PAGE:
Kenya Power has reduced its system losses marginally to 18.9 per cent of the electricity purchased as the firm moves to modernise its infrastructure.
The electricity distributor’s latest annual report shows that power leakages as at June contracted from the previous year’s 19.4 per cent, an improvement which portends positive prospects for the firm’s profit margins.
Kenya Power’s electricity leakages — the share of energy purchased but lost — remain above targets levels at 17.5 per cent as at June 2015 and 18.1 per cent a year earlier.
Electricity losses have a direct impact on consumers’ bills as it is factored in tariff planning while the listed power company loses billions in earnings and value for its shareholders.
“The company is working towards reducing system losses from double to single digit over time to improve the energy balance, reduce energy purchase costs and consequently increase revenues,” Kenya Power said in its recently released report.
“We are also deploying an information technology system to help manage system losses. In this regard, we have acquired an Energy Balance Module software to help identify areas with high losses within our power network.”
The Energy Regulatory Commission, the sector’s regulator, factors electricity losses, including leakages and theft, into power tariffs. Power losses below 15.9 per cent translate to efficiency earnings while the firm absorbs losses when the rate stays above.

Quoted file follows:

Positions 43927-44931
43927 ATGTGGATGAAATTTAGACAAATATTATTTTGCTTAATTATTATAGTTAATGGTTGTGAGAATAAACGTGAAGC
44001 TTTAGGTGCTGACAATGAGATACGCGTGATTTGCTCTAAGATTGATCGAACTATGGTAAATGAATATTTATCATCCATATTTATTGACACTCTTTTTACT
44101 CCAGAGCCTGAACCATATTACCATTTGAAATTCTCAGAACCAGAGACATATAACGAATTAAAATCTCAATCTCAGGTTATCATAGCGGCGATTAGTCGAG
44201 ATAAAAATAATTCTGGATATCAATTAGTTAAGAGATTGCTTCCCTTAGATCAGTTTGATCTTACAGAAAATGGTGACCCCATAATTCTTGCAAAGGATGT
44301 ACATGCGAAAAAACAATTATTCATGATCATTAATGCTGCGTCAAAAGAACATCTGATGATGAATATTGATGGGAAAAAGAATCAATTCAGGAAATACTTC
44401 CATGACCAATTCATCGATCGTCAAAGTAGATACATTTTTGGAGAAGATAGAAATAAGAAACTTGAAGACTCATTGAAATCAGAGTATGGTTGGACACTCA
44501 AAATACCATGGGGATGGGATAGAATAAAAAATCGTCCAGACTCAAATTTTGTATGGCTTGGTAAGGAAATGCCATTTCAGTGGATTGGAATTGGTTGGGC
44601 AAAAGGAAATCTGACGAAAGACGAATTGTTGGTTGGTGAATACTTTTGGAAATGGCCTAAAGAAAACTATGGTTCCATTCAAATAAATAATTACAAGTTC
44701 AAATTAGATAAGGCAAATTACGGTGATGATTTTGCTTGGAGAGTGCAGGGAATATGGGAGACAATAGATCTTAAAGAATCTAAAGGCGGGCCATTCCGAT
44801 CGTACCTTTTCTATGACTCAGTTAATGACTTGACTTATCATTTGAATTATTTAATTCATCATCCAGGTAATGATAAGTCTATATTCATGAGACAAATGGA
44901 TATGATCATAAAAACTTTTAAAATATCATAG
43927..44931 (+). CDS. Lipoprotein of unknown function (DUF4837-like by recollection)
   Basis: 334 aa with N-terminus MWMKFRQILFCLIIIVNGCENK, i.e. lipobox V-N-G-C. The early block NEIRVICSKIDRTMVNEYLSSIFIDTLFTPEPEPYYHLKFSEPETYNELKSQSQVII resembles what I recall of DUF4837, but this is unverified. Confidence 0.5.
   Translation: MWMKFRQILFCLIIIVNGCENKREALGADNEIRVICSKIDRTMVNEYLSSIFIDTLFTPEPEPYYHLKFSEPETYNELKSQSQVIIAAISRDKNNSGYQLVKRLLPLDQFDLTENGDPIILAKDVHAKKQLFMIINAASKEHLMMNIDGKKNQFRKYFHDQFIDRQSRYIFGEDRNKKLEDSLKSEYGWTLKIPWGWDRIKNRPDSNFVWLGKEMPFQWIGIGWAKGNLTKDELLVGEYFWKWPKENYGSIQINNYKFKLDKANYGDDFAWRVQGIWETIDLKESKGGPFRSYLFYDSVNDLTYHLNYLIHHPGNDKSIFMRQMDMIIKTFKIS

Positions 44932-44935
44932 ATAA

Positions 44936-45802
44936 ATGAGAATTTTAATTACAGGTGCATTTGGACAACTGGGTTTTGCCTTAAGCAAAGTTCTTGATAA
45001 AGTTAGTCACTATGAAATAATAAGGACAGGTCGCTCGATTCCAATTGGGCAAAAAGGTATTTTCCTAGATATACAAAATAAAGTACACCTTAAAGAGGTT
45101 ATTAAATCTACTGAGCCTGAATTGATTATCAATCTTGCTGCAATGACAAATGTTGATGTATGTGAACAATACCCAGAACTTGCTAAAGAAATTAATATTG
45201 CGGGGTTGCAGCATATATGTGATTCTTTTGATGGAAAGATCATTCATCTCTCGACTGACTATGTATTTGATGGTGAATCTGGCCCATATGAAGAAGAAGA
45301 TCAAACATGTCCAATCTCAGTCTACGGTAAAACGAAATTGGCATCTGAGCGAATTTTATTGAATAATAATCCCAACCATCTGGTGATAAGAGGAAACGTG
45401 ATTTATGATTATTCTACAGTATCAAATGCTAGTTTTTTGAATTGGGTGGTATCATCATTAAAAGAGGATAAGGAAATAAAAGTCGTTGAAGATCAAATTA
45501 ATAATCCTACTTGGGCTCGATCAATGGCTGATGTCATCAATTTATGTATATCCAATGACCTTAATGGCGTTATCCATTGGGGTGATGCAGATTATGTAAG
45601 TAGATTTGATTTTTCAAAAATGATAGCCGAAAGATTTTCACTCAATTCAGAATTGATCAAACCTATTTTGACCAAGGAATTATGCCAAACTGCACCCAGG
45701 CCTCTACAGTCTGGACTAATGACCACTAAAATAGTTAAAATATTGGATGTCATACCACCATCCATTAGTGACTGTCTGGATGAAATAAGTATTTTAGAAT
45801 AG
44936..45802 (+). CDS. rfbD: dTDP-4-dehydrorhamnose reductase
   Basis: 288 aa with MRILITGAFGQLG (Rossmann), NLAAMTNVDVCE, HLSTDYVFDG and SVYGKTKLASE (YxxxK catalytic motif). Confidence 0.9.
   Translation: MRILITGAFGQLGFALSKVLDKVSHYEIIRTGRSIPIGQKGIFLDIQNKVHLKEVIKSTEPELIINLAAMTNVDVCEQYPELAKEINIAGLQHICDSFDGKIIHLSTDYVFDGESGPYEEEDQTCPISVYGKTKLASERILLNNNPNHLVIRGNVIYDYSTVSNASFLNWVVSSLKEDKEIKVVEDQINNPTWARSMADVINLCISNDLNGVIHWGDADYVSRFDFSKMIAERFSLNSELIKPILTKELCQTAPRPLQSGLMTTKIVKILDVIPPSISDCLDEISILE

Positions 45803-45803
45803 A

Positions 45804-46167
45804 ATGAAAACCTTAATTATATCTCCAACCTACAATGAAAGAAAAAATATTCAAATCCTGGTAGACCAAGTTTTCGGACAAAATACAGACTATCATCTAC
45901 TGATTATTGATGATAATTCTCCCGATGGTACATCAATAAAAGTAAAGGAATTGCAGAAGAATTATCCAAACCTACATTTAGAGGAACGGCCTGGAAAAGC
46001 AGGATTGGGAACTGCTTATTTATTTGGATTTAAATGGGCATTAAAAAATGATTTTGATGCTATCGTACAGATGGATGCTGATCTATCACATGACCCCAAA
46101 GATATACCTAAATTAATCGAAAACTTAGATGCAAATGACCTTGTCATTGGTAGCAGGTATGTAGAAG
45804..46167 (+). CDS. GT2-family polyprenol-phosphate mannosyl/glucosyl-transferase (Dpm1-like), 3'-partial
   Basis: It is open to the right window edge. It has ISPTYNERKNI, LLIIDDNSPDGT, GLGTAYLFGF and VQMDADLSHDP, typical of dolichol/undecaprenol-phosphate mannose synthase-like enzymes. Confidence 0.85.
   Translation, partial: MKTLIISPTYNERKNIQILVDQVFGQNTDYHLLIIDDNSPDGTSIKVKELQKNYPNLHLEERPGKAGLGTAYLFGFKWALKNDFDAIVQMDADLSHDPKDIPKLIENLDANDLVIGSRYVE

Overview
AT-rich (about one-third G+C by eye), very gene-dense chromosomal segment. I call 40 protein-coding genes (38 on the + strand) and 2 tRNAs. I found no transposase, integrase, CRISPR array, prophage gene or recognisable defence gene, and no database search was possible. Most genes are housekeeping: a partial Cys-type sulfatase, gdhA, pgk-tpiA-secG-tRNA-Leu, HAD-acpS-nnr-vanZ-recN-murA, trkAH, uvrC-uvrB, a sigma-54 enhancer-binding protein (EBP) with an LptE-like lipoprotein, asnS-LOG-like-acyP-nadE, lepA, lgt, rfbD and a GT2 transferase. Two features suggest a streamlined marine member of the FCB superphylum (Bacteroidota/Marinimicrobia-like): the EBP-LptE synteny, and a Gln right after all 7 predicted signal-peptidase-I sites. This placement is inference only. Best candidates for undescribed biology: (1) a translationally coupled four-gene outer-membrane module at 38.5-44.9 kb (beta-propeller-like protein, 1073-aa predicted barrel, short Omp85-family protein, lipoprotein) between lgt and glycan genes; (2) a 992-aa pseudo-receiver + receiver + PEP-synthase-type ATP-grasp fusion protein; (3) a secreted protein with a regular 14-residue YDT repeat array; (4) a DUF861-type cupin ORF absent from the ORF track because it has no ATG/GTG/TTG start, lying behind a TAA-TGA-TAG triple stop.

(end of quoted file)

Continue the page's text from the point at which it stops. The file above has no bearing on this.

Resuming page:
Records indicate that one percentage point in system losses is equivalent to sales of Sh1 billion. A cut in system losses reflects efficient use of the country’s power resources.
Last month, Kenya Power tapped the International Finance Corporation, the World Bank’s private arm, for a two-year project aimed at sealing these electricity leakages.
The Sh80 million initiative, half financed by the IFC, will focus on reducing power losses on the utility firm’s network.
“To help us achieve our single digit target, we have contracted the IFC’s energy and water advisory to implement loss reduction initiatives,” Kenya Power managing director Ken Tarus said in September.
“These initiatives include support for both technical and commercial loss reduction, training, and management support.”